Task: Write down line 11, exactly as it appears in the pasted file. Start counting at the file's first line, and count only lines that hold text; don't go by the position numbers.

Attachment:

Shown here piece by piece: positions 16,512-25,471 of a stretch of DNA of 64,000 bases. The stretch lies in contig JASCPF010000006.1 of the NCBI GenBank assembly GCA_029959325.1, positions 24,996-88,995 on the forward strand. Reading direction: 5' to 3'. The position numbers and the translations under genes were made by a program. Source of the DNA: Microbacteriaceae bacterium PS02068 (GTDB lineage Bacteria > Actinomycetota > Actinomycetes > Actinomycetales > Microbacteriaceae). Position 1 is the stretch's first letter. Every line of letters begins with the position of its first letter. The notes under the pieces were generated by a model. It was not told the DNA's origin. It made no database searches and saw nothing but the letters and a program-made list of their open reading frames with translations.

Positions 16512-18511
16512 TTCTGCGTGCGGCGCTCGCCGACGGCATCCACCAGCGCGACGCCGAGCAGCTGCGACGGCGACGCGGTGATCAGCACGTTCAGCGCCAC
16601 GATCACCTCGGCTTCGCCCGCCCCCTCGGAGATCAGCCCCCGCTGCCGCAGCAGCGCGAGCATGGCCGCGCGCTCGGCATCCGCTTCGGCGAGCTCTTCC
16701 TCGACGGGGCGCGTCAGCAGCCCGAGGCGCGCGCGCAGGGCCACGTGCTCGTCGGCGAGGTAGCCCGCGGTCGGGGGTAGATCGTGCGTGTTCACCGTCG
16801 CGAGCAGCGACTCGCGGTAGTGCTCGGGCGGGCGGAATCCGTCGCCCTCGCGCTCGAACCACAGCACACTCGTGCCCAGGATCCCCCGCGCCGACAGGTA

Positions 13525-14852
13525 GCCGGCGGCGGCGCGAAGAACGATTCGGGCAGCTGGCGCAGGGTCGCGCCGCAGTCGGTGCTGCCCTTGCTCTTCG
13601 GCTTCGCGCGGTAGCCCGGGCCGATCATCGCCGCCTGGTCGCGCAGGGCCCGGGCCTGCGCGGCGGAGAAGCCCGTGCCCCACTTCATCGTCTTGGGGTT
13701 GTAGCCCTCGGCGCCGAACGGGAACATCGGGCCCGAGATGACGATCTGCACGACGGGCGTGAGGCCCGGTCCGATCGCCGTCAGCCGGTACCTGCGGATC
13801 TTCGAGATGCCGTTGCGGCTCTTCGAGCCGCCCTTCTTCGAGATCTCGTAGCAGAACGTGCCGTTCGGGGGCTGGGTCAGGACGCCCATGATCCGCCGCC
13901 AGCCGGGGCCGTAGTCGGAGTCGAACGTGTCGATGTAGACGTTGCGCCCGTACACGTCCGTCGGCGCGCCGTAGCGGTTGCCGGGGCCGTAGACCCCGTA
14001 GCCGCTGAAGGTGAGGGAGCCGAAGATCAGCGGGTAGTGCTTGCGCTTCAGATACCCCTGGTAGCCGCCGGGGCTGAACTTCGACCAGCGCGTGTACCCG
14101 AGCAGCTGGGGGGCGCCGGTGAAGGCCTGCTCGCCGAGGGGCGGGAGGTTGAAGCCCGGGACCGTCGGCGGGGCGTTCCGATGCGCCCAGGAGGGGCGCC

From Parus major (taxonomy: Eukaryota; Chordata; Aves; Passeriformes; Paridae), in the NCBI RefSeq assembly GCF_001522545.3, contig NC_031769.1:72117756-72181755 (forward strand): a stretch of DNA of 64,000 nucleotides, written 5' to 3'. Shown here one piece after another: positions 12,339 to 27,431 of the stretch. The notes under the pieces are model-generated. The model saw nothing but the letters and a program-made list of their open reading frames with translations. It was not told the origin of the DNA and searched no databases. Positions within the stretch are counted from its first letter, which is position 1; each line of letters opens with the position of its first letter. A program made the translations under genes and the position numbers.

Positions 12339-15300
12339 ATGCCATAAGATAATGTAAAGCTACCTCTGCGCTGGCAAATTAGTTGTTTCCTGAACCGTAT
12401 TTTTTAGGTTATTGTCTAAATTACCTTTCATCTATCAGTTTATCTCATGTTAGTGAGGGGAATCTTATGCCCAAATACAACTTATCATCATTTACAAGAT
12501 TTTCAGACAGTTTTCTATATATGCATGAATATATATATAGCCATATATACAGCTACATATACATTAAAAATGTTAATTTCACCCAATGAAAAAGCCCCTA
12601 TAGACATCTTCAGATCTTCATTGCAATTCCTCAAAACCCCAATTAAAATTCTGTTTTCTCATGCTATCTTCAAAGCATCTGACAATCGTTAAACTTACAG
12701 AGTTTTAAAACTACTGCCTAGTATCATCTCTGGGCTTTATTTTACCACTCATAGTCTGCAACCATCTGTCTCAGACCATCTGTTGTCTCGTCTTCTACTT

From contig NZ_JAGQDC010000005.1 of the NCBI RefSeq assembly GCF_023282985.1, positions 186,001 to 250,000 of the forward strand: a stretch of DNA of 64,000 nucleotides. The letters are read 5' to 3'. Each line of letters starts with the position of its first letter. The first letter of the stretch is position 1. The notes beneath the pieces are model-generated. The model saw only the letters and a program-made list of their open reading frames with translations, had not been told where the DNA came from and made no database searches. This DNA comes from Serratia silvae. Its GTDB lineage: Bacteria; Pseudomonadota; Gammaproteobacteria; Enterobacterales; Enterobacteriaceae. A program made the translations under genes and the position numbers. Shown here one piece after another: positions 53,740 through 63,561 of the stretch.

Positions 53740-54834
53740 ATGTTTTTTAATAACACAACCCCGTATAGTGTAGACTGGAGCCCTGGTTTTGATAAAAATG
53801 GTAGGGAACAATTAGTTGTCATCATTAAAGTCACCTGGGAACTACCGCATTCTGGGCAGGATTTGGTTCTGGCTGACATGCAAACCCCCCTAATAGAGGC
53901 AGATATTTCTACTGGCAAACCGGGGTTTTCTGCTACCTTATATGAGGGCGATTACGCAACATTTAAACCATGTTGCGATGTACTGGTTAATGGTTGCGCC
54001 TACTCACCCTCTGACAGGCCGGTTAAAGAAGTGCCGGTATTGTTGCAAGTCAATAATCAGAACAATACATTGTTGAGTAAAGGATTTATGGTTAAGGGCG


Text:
13801 TTCGAGATGCCGTTGCGGCTCTTCGAGCCGCCCTTCTTCGAGATCTCGTAGCAGAACGTGCCGTTCGGGGGCTGGGTCAGGACGCCCATGATCCGCCGCC